Targeting SIRT1 in leukemia stem cells
Cancer stem cells are the root of disease for leukemias and certain solid tumors. Conventional chemotherapy kills the bulk of cancer cells, but fails to eliminate cancer stem cells. These cells will become an important source for disease recurrence. This is best exampled by chronic myelogenous leukemia (CML). CML is a lethal hematological malignancy resulting from transformation of a hematopoietic stem cell by an oncogene called BCR-ABL. The potent BCR-ABL inhibitor Gleevec (imatinib) inhibits its activity, induces remission and prolongs survival of CML patients. However, Gleevec fails to eradicate CML leukemia stem cells (LSC) that persist as a reservoir of disease and potential source of relapse after cessation of imatinib treatment. Patients need continuous treatment to prevent disease relapse with potential risk of side-effects, non-compliance and a high financial burden. Similarly, inability to eliminate LSC contributes to the subsequent disease relapse of acute myelogenous leukemia (AML), and is a major limitation of current treatments for AML. Development of an effective agent to target LSC will be a major advance in leukemia treatment.
SIRT1 is a mammalian protein deacetylase that modifies cellular protein functions by removing an acetyl group from its substrate. SIRT1 is present in many cells, but is over-abundantly present in a variety of human cancer including AML. High levels of SIRT1 promote cancer cells survival under various stress and hostile environmental conditions, such as chemotherapy and radiation therapy. Inhibition of SIRT1 can render cancer cells sensitive to treatments. We found that SIRT1 promotes survival, growth and genetic mutations in LSC of CML and AML. The objective of this proposal is to develop a potent drug to inhibit SIRT1 activity to target and eliminate LSC, and to improve results of clinical treatment of these leukemias. We have already identified certain promising lead compounds that can inhibit functions of this gene. We propose to further optimize these lead compounds into a potent drug targeting SIRT1 for eradicating LSC. We will use computational modeling and biochemical approaches to modify the lead compounds. The modified compounds will be analyzed using functional tests in cells and potency tests in animal models of CML and AML, and by studying the toxicity, safety and pharmacological profiles in animals. Successful completion of these studies will result in development of novel means to target and eliminate LSC resulting in improved treatment outcomes and cures for patients with leukemia.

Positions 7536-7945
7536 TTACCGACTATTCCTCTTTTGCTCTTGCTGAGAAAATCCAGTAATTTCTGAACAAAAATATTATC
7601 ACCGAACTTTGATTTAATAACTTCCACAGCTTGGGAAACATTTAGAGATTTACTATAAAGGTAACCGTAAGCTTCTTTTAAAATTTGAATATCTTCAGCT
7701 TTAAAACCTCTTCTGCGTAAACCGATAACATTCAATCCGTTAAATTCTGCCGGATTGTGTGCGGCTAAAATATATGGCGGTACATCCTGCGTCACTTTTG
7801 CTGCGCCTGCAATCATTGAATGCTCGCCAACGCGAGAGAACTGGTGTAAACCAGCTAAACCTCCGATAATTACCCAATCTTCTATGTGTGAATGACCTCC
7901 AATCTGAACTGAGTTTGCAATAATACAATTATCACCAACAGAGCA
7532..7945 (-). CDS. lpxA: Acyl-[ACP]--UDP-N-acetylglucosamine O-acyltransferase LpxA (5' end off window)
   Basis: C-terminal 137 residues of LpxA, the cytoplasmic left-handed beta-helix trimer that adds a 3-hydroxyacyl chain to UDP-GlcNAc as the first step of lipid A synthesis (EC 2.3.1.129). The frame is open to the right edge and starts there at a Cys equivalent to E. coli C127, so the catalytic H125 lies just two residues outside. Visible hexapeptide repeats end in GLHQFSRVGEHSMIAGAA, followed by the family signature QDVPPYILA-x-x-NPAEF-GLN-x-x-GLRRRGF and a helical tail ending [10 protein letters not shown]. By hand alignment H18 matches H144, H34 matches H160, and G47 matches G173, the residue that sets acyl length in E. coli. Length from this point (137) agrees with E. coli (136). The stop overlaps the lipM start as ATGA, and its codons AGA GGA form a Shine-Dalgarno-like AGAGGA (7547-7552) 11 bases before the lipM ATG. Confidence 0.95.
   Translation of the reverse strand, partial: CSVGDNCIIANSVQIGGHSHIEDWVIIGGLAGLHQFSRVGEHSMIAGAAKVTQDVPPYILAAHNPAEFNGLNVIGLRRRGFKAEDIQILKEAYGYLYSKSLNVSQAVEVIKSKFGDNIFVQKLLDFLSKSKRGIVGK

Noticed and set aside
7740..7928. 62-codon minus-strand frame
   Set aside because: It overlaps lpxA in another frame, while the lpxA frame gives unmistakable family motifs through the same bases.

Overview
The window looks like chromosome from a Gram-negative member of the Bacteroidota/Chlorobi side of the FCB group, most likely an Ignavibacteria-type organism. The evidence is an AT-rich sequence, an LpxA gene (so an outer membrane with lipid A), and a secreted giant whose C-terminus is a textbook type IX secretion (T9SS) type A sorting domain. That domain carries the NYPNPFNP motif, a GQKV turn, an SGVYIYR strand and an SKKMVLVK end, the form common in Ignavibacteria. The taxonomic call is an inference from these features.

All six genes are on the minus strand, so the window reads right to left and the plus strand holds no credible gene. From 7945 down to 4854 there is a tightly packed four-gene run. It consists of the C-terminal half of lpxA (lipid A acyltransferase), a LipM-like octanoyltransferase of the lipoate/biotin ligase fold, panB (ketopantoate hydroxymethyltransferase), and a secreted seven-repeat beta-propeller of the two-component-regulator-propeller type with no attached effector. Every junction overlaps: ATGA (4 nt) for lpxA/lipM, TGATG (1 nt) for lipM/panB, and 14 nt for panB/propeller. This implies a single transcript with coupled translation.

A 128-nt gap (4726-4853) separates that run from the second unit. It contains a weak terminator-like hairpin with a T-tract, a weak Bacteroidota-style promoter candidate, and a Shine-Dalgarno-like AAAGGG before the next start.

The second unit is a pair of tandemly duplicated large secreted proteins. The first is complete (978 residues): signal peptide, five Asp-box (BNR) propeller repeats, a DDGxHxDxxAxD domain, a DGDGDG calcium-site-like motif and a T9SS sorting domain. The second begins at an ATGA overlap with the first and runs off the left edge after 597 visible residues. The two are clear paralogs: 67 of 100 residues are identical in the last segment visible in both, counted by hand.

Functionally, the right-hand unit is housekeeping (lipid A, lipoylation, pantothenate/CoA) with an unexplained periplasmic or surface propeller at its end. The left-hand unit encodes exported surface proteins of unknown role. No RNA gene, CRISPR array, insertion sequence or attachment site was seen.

California has the highest leukemia incidence in the United States, according to Cancer Facts 2010 of American Cancer Society. It is estimated that 4,460 new leukemia cases will be diagnosed in California for year 2010, representing over 10% of new leukemia cases in the nation. For chronic myelogenous leukemia, about 5,000 new cases of CML a year occur in the United States. Due to increased survival after imatinib treatment, it is projected that there would be 250,000 CML patients in the United States, and about 25,000 CML patients in California by year 2040 . Since Gleevec does not cure the disease, patients need continued treatment to prevent disease relapse with potential risk of side-effects and non-compliance. Besides, a high financial burden is evident for controlling CML by Gleevec, with current average cost of $44,400-$46,800/year for each patient. The state-wide cost is estimated to be $1.1-1.2 billion per year using current drug price for the projected 25,000 patients in 2040 in California. Besides, an estimated 13,000 new cases of AML were seen in the US in 2009. Failure to eradicate leukemia stem cells also poses a major challenge for AML therapy. Therefore, development of an effective agent to target leukemia stem cells to eliminate these diseases will not only improve patients' life, but also financially benefit patients, the state of California and the nation significantly.